The computation of the CFLD was implemented in the OPTIM3D code. The 3D CFLDSR and 3D CFLDDI are described in Sects. 3.1 and 3.2, respectively.

thumbnail Fig. 6

Intensity map at λ = 4040.07 Å for a snapshot of the 3D simulation. The intensity range is [0; 250] . Rays 1 and 2 are analyzed in Sect. 3.1.

Open with DEXTER

3.1 The CFLD for the 3D simulation: single ray

If we consider a single ray of the 3D simulation, the 3D CFLDSR is computedusing Eq. (1) for the direction towards the observer, that is with μ = 1.

Figure 7 displays the temperature, Vz, and 3D CFLDSR structures for a representative slice through the 3D numerical box. The 3D CFLDSR was computed at λ = 4040.07 Å (corresponding to an Ir I atomic line). The Ir I line was selected arbitrarily and contributes to the C1 mask computed in Sect. 2.2. Figure 7 demonstrates the complexity of a 3D atmosphere with respect to a 1D atmosphere. Here, the velocity field is not homogeneous but is characterized by multiple shocks which affect the temperature structure and the 3D CFLD. Thus, the CFLD in the 3D atmosphere is not smooth like in 1D.

A more detailed study of the 3D CFLDSR is performed for a single ray of the 3D numerical box (ray 1 in Fig. 6). The velocities of the 3D simulation were set to zero in the Optim3D code to have a direct comparison with hydrostatic 1D calculations (also in Sects. 3.2 and 3.3). The extinction coefficients used in Optim3D were constructed with no micro-turbulent broadening. The same approach was applied in the 1D radiative transfer computation where the microturbulence was set to zero in order to compare the CFLDs without any fudge parameter which mimics the velocity field at small scales. Thus, the velocity information will emerge only from the 3D simulation itself (see Sect. 3.4). The continuum optical depth scale at 5000 was taken as a reference scale. The 3D CFLDSR is shown in Fig. 8. It has a more complicated structure than the 1D CFLDDI (top panel of Fig. 1). The 3D CFLDSR shows multiple maxima at a given wavelength, which means that a given spectral line forms at several depths in the atmosphere.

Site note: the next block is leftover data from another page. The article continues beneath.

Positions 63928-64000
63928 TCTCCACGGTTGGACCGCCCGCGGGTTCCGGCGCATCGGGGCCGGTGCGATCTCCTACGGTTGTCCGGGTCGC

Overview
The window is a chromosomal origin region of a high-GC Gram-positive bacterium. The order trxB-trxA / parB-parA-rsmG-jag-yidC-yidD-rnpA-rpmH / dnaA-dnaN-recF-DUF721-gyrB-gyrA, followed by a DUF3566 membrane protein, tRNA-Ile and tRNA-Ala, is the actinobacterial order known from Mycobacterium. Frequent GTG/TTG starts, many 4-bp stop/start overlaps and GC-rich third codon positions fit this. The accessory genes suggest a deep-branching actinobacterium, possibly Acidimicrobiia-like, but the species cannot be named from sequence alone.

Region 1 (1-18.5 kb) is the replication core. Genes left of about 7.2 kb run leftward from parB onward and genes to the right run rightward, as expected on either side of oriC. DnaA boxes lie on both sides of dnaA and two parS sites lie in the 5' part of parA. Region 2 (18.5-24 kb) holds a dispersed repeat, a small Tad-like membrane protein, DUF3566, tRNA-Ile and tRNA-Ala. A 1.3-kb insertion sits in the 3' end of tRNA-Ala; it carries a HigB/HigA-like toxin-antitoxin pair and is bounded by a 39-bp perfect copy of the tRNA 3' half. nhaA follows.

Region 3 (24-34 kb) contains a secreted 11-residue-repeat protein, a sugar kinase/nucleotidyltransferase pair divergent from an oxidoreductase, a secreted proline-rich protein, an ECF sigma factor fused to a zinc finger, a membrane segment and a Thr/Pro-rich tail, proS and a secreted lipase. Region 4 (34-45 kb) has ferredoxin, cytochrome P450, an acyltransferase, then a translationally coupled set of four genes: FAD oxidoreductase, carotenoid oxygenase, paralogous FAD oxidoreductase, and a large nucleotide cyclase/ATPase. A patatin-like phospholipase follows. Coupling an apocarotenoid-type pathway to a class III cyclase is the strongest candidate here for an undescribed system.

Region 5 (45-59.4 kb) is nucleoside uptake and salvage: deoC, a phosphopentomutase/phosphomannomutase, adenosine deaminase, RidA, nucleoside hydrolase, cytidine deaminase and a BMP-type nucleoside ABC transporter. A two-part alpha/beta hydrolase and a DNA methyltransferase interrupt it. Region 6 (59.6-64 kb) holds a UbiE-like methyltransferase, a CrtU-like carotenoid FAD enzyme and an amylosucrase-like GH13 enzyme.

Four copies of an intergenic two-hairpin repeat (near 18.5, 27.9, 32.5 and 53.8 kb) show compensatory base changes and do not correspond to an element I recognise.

The top panel of Fig. 9 displays the 3D CFLDSR as a function of τ0 at λ = 4040.07 for two single rays of the 3D simulation and for the corresponding 1D MARCS model atmosphere (i.e., 1D-RSG model of Table 1). The rays were selected close to the center of the stellar disk and correspond to dark and bright areas on the surface (rays 1 and 2 in Fig. 6, respectively). The location of rays has an impact on the height of the 3D CFLD profile. The temperatures probed by the ray in a dark region (ray 1; green line in Fig. 9) are generally cooler than those probed by the ray located in a bright region (ray 2; orange line in Fig. 9). Thus, its continuum intensity (used in Eq. (1) and displayed in the second panel of Fig. 9) and the CFLD are also lower. Figure 9 also compares the temperature (fifth panel), density (sixth panel) and Vz velocity (seventh panel) for single rays of the 3D simulation and for the corresponding 1D model atmosphere.

The 1D model is characterized by a monotonic and continuous growth of the temperature and density towards the stellar interior. On the contrary, the corresponding 3D profiles show non-monotonous temperature and density variations, including shocks, and complex velocity variations. The presence of a shock is indicated by a strong negative gradient in the velocity  (see the bottom panel of Fig. 9), that signals compression of outward moving (Vz < 0) gas. The corresponding atmospheric layers are characterized by temperature and density discontinuities.

The temperature and density inhomogeneities affect the line source function and opacity (third and fourth panels of Fig. 9). These terms together with the continuum intensity contribute to Eq. (1). This explains the splitting of the line formation depths seen in Fig. 8, and not seen in the 1D CFLD.

Chiavassa et al. (2009) showed that for some rays of the 3D simulation, the optical depth scale may vary by a large amount between two neighbor grid points (e.g., from τ = 1 to a few hundred). The intensity is poorly estimated along those few rays. We tried to overcome this problem by interpolating the intensity, but without reliable results. Fortunately, the intensity only impacts the height of the 3D CFLD but does not affect the location of its maximum along the optical depth scale. Thus, the comparison with the 1D CFLD is not affected by the poor grid resolution of 3D simulations at large depths.

Figure 9 shows that the temperature and density structures are obviously not similar along different single rays of the 3D simulation, and differ as well from those of a 1D model atmosphere. All rays of the 3D numerical box have to be taken into account, and the 3D CFLDDI has to be computed, as we do in the following section.

thumbnail Fig. 7

Temperature T, projected velocity Vz and log CFLDSR structures for the slice through the 3D numerical box. The observer is at the bottom of each figure. Black contour lines on all panels show the thermal stratification.

Open with DEXTER
thumbnail Fig. 8